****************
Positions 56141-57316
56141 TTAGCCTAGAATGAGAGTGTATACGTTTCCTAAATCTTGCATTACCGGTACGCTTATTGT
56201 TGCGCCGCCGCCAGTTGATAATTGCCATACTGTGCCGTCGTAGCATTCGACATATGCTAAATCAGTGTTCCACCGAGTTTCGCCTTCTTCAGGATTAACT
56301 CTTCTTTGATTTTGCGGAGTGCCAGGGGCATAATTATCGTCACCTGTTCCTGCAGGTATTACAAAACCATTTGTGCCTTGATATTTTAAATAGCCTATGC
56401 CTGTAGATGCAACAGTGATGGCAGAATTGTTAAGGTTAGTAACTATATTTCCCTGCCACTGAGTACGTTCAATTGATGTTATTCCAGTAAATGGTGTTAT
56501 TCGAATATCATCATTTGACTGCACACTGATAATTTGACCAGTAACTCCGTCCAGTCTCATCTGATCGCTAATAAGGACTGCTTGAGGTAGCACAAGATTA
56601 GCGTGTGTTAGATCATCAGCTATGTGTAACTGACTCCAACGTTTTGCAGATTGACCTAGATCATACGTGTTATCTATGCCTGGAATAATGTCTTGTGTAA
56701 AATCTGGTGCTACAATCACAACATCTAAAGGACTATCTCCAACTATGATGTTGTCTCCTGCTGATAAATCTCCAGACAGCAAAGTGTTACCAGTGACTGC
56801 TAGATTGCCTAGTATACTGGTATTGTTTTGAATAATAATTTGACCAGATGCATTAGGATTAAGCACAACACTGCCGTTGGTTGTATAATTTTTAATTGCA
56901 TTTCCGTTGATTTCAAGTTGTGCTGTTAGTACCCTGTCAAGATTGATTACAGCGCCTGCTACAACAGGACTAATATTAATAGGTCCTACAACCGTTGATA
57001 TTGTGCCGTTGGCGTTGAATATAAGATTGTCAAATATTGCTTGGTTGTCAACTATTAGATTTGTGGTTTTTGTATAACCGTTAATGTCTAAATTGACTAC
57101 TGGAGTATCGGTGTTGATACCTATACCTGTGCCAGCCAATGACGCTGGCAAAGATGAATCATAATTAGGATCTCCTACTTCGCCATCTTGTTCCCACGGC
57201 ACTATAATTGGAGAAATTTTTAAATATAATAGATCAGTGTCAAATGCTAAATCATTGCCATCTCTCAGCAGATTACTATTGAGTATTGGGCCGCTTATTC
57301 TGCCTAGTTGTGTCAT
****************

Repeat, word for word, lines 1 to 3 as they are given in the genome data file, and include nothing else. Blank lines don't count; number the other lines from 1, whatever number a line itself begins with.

Positions 56141-57316
56141 TTAGCCTAGAATGAGAGTGTATACGTTTCCTAAATCTTGCATTACCGGTACGCTTATTGT
56201 TGCGCCGCCGCCAGTTGATAATTGCCATACTGTGCCGTCGTAGCATTCGACATATGCTAAATCAGTGTTCCACCGAGTTTCGCCTTCTTCAGGATTAACT